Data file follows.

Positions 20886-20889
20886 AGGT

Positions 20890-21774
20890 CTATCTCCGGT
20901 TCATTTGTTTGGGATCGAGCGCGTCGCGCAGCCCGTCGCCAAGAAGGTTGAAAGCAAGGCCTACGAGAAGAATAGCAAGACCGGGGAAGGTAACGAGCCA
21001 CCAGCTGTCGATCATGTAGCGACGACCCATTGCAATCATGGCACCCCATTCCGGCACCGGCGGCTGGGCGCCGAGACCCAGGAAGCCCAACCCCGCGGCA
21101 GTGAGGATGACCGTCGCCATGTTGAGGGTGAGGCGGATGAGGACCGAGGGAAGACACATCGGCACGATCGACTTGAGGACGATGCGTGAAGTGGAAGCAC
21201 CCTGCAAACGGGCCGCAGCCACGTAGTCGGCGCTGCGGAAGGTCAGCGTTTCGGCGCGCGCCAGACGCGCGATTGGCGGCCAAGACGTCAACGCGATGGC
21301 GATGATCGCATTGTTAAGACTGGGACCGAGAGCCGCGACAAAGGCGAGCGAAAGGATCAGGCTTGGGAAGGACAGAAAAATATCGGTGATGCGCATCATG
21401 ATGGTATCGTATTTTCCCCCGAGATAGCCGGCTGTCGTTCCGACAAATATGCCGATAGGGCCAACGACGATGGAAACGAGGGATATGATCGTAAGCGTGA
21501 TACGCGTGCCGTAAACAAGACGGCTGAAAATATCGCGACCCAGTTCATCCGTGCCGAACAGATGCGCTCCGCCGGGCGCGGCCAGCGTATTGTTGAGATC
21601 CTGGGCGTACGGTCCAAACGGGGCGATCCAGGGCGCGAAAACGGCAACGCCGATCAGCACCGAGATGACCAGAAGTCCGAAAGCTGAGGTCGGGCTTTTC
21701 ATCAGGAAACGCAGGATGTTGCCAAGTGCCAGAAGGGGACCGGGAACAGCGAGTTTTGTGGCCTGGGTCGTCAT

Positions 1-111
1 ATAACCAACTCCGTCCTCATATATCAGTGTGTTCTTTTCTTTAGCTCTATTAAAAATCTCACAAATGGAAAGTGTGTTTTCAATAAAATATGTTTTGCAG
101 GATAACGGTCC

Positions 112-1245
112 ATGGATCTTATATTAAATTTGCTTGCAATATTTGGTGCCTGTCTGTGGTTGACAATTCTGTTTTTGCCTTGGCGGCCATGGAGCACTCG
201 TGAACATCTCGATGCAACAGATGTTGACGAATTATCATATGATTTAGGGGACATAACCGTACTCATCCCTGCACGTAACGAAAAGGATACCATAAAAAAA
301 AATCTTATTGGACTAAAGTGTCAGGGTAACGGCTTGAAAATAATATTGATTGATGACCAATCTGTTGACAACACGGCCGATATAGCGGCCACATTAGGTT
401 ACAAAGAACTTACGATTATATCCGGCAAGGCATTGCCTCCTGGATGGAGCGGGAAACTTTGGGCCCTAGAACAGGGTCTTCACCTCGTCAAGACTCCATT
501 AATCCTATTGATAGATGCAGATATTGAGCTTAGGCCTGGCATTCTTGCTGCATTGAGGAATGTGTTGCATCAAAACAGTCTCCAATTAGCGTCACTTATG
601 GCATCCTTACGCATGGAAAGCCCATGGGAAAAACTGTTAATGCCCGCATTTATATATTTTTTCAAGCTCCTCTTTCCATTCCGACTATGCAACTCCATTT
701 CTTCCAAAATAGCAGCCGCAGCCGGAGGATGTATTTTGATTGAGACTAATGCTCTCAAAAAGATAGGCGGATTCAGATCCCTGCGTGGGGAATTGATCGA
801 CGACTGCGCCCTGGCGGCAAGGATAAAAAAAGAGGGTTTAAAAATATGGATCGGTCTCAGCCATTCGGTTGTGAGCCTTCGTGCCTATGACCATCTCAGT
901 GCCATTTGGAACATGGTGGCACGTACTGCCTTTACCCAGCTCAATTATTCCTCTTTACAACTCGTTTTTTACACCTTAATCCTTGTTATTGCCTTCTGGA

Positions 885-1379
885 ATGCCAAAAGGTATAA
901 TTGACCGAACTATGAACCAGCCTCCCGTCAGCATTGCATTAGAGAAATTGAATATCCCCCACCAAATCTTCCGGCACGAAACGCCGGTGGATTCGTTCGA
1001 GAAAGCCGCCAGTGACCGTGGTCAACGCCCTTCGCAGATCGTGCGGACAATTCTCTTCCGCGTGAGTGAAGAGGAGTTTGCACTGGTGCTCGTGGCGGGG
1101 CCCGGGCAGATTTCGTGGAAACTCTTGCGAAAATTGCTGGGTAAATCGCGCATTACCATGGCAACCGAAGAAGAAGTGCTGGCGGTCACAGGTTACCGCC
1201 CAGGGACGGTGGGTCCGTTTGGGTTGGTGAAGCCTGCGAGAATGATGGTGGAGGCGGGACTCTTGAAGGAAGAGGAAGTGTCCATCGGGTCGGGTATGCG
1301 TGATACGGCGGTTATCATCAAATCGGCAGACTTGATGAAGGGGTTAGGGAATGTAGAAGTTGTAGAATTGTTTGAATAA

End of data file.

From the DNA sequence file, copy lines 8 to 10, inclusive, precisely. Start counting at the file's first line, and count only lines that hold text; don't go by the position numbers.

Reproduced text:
21201 CCTGCAAACGGGCCGCAGCCACGTAGTCGGCGCTGCGGAAGGTCAGCGTTTCGGCGCGCGCCAGACGCGCGATTGGCGGCCAAGACGTCAACGCGATGGC
21301 GATGATCGCATTGTTAAGACTGGGACCGAGAGCCGCGACAAAGGCGAGCGAAAGGATCAGGCTTGGGAAGGACAGAAAAATATCGGTGATGCGCATCATG
21401 ATGGTATCGTATTTTCCCCCGAGATAGCCGGCTGTCGTTCCGACAAATATGCCGATAGGGCCAACGACGATGGAAACGAGGGATATGATCGTAAGCGTGA